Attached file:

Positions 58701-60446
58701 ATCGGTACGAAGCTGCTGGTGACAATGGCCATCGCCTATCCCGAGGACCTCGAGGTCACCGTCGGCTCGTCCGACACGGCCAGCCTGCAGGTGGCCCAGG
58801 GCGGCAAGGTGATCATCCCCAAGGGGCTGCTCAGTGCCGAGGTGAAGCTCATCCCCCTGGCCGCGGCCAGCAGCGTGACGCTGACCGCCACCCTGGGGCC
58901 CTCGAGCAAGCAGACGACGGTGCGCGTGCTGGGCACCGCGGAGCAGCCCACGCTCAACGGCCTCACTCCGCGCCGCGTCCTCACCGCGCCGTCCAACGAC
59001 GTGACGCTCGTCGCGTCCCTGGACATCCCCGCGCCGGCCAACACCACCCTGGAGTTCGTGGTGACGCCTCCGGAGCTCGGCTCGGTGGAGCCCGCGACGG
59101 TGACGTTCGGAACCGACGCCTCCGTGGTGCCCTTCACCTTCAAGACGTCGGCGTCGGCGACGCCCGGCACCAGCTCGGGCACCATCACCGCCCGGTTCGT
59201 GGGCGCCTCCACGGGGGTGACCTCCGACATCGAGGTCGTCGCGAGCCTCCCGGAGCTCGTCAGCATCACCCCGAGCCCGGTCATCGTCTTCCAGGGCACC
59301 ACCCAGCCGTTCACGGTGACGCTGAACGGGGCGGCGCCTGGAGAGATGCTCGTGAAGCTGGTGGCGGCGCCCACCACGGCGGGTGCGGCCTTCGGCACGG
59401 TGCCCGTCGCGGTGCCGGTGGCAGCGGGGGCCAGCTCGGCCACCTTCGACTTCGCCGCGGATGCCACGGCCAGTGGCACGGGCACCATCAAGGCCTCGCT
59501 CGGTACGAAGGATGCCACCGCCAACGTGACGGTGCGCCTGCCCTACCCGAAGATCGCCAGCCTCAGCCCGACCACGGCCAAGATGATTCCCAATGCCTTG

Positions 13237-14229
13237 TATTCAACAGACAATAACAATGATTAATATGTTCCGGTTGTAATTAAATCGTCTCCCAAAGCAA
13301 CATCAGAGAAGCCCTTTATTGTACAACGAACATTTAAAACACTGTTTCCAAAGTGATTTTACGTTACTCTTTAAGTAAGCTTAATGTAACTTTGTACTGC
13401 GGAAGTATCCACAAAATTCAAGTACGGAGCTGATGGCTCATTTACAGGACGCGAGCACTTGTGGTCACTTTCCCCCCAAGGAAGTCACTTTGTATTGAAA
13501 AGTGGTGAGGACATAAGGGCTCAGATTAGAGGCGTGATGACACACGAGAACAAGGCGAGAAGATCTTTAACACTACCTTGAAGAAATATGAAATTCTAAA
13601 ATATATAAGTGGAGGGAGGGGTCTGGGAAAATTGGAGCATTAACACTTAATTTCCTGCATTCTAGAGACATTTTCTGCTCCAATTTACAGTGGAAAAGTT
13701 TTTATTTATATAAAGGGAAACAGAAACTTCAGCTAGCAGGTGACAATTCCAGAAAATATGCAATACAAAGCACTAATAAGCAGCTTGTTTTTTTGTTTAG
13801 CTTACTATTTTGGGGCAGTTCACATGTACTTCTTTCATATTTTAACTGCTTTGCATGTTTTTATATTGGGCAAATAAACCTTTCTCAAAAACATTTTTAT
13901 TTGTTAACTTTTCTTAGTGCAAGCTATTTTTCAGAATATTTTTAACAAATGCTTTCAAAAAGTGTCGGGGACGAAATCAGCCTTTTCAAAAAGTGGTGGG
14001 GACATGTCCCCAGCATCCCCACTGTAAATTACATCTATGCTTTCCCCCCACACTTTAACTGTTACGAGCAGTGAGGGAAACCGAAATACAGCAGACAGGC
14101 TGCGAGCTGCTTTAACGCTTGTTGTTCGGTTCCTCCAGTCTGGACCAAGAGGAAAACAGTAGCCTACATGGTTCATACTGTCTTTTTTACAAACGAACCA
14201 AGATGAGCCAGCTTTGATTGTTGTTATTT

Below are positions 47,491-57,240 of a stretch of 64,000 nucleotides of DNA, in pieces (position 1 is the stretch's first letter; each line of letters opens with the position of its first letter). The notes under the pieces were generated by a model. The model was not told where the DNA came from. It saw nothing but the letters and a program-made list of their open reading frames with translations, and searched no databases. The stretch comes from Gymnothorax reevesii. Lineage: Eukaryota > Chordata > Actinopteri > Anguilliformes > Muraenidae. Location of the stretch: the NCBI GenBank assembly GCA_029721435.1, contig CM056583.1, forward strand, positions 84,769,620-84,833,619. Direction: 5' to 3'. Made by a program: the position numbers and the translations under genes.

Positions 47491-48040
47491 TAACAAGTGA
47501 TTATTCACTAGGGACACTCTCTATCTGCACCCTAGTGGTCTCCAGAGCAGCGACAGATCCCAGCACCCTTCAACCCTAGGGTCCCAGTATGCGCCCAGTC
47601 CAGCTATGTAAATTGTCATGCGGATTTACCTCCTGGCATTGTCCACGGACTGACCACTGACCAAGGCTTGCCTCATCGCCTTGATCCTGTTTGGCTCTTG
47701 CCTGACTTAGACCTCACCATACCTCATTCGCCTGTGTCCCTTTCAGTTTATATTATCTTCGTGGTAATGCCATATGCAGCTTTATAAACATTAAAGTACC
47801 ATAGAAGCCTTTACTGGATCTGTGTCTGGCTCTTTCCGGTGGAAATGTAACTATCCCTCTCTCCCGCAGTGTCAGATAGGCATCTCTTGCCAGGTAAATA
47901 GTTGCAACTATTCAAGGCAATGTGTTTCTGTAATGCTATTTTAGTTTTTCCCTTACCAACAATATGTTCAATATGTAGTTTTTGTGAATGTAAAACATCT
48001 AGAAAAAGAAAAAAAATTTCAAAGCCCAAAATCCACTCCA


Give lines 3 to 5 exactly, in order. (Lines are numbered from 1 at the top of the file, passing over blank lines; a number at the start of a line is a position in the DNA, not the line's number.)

58801 GCGGCAAGGTGATCATCCCCAAGGGGCTGCTCAGTGCCGAGGTGAAGCTCATCCCCCTGGCCGCGGCCAGCAGCGTGACGCTGACCGCCACCCTGGGGCC
58901 CTCGAGCAAGCAGACGACGGTGCGCGTGCTGGGCACCGCGGAGCAGCCCACGCTCAACGGCCTCACTCCGCGCCGCGTCCTCACCGCGCCGTCCAACGAC
59001 GTGACGCTCGTCGCGTCCCTGGACATCCCCGCGCCGGCCAACACCACCCTGGAGTTCGTGGTGACGCCTCCGGAGCTCGGCTCGGTGGAGCCCGCGACGG